Screenplay | Drama | 101 minutes
by Eric Pauls | firstname.lastname@example.org | 403.918.3970
When the pastor of an evangelical church announces he is affirming of gay marriage, his congregation is sent into a self-destructive tailspin. In the following week, they must learn to love their neighbours before they destroy everything they claimed to care about.
Taking place over the span of one week, LAMENT follows several members of a church, including its Godhead, Pastor Tom who after His sister, Stacy is engaged to be married to another woman is inspired to question his own beliefs on gay marriage. When he finally voices these questions, the reaction from the church is drastic and divisive, setting in motion a series of events that will have dire consequences.
As the congregation tries to extinguish Tom’s growing pro-LGBT stance, underlying issues in the community unravel unnoticed. Nathan, a handsome and married youth pastor, is involved in a predatory relationship with seventeen-year-old Taylor, a member of the youth group he leads. Luke, Tom’s son, burdened by being the “pastor’s kid” is set on a self-destructive path fueled by extreme bouts of apathy and doubt, and Ed, Taylor’s father and one of the congregation’s elders, is faced with the impermanence of life as he watches his wife slowly die of cancer.
By the following Sunday, everything culminates, and lives are forever changed. Tom realizes that for the sake of those he loves, he must walk away from his flock, now aware that they are more concerned with maintaining a firm grip on power, than sharing the love they proclaim to have for the world.
Shortlisted for the Sundance Writers Lab, Lament is the story of a church collapsing after the lead pastor decides he is in favour of gay marriage. Having grown up in the evangelical church this story is inspired by my own experiences. It is a story about good people being corrupted by an institution of power and it is an important story I desire to share. I myself approach the story from both a place of contempt and disillusionment, but also empathy for a group of people desperate to hold onto their community and what they find their meaning in.
Being raised in the evangelical church, I watched this community feed the poor, give to the needy and provide people with a sense of place and purpose. I grew up surrounded by people who cared for my well-being and the welfare of the world around them. This upbringing was largely positive. However, I also saw the dark side of this institution as having the correct interpretation became paramount above all things. "Sin" was hidden away and never spoken of unless it was to shame and condemn, and friends of mine developed depression as they tried to hide what they perceived as their sinful nature from their friends and family. To believe you are born a sinner, unfit to be in God's presence, is a heavy burden to bare and though the church members would say they were free from sin, the fear that they could become separated from God created a culture of shame and guilt that corroded everything.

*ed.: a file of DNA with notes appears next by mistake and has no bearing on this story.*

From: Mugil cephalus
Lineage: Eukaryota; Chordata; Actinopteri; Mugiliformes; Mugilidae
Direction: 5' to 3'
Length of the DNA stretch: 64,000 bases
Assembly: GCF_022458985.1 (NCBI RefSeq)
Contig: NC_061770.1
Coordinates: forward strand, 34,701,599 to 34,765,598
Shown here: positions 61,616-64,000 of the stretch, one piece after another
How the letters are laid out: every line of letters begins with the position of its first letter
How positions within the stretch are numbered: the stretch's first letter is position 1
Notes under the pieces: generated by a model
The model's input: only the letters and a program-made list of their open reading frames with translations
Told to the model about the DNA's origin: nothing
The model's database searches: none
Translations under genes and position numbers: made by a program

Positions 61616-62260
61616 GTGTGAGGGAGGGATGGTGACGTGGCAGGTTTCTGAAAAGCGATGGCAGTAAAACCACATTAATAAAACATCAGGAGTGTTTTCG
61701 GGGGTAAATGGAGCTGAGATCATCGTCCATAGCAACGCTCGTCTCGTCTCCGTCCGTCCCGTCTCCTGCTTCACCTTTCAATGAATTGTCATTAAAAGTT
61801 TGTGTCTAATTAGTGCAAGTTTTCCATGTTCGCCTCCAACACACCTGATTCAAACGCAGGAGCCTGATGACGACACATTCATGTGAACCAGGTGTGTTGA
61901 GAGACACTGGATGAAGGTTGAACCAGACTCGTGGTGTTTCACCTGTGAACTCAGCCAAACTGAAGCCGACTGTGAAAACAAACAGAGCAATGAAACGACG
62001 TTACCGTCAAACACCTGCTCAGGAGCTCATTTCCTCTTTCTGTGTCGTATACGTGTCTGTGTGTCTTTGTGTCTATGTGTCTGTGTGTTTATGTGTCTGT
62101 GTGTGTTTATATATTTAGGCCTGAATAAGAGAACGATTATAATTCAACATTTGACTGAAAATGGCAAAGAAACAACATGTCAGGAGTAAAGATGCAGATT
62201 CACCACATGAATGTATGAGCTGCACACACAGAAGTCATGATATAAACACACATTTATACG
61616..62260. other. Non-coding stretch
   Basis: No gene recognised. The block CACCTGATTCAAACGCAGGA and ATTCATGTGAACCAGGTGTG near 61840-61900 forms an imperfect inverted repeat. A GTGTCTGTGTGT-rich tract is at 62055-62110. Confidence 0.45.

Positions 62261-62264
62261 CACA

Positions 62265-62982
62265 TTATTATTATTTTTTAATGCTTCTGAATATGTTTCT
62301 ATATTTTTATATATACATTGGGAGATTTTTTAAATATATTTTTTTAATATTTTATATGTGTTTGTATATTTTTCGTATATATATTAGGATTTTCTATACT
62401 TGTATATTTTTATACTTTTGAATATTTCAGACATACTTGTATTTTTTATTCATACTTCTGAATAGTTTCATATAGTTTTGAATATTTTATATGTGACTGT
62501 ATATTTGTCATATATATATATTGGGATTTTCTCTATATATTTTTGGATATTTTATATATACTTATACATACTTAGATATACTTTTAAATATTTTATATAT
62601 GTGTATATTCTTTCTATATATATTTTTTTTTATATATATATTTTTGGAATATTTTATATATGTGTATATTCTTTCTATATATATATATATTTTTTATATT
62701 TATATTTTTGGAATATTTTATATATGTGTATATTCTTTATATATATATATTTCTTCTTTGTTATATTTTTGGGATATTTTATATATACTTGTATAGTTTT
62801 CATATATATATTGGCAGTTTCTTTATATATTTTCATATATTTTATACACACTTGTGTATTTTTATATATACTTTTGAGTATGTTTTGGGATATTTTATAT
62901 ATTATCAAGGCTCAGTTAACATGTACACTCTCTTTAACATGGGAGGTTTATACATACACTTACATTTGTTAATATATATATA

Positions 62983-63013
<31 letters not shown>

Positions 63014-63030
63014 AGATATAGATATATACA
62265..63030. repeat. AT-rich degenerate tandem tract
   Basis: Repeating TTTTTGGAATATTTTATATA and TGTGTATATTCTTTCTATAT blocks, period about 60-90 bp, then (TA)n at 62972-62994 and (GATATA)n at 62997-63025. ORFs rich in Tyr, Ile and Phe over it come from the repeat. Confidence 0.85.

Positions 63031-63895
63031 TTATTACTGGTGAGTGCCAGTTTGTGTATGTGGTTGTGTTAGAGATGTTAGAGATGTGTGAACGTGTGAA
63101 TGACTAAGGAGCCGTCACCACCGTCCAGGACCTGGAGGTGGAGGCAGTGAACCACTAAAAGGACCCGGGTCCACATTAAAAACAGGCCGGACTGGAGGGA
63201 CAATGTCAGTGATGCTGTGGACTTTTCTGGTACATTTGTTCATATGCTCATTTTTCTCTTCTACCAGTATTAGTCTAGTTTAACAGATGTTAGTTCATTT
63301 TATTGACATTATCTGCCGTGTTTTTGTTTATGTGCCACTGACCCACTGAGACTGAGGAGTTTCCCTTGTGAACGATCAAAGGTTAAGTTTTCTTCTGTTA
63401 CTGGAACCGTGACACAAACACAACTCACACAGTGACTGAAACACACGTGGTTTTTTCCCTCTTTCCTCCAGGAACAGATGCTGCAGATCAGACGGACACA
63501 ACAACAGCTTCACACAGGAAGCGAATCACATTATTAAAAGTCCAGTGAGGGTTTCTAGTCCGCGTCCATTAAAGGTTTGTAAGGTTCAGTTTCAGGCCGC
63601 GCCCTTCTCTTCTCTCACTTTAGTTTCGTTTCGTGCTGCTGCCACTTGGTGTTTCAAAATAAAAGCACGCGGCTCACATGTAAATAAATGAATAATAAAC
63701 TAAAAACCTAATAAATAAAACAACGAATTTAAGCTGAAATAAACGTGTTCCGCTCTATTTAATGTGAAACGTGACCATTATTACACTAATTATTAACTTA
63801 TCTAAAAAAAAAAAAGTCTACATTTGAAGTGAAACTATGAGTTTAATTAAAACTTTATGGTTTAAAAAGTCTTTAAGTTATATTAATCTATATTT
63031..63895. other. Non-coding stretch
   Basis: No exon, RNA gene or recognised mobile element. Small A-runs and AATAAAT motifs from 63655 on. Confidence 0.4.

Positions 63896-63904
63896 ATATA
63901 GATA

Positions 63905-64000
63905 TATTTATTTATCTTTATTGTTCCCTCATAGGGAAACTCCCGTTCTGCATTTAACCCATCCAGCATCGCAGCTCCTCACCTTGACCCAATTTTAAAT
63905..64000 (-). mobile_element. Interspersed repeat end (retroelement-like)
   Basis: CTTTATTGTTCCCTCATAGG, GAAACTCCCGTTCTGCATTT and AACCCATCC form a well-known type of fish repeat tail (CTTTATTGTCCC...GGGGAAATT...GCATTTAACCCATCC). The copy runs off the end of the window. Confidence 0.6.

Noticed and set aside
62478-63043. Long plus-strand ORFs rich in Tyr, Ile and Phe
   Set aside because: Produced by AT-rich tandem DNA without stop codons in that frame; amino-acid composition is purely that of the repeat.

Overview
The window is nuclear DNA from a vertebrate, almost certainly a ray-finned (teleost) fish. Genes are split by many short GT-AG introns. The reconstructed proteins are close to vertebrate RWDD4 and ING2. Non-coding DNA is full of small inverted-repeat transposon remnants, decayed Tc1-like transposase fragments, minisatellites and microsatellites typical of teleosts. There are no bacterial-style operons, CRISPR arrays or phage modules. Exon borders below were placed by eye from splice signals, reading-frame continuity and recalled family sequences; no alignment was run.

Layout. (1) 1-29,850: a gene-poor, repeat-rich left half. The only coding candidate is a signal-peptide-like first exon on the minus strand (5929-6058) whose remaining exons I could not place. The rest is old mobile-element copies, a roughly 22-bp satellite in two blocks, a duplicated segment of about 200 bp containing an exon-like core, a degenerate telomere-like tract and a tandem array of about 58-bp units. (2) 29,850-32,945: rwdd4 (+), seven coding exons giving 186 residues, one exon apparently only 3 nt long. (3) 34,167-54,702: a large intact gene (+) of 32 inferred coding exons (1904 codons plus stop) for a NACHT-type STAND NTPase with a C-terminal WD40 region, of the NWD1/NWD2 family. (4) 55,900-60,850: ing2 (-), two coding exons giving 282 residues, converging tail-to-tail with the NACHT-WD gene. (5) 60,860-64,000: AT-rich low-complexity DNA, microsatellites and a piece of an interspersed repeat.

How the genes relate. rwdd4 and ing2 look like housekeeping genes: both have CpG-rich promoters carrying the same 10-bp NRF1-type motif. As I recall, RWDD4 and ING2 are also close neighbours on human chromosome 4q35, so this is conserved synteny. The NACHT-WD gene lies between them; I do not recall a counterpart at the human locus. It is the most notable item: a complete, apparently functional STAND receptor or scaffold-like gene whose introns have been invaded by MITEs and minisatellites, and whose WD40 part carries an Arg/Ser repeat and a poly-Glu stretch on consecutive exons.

It is this juxtaposition between loving thy neighbour and judging thy neighbour that I derived my story. I have sat in a pew and listened to a congregation demand the resignation of a pastor who affirmed gay marriage. I have been part of a youth group run by a pastor who carried on several affairs with women in the church, including a recent high school graduate, but I have also seen kids from broken families be loved unconditionally and a family who tragically lost their son in a car accident be carried through hard times by their church family. It is the two sides of this story I want to share in Lament.
This ensemble-cast narrative is intended to be a low-budget production with no major set pieces and an intentional focus on character and performance. The film will be targeted at the demographic raised in the church, or in communities where religion is heavily influential and people have grown disillusioned with the institution. The argument could be made that this represents half of North-America when you consider the current political climate. However, the film is more specifically aimed at individuals in this demographic who still see value in spiritual practice and tradition but hope to transform the old system into something inclusive, progressive, and active in positive social change. I began writing this script almost as an act of catharsis, but as it got into the hands of others who devoured it with enthusiasm and excitement it began to take on a life of its own. Colleagues have begun to read the script and I’m seeing it impact them in a way I have not seen other scripts do. This tells me I have a film that will connect in a deep way with a large audience, and it is their enthusiastic, charged, response that inspires me to invest my whole self into telling this story.
"Lament" is a drama about an ensemble cast of characters whose lives are thrown into flux after their Pastor begins to question an ideology that they had taken for granted. The church is divided over these questions and their reaction exposes the dark underbelly of the community. By the following Sunday, no one is left unscathed.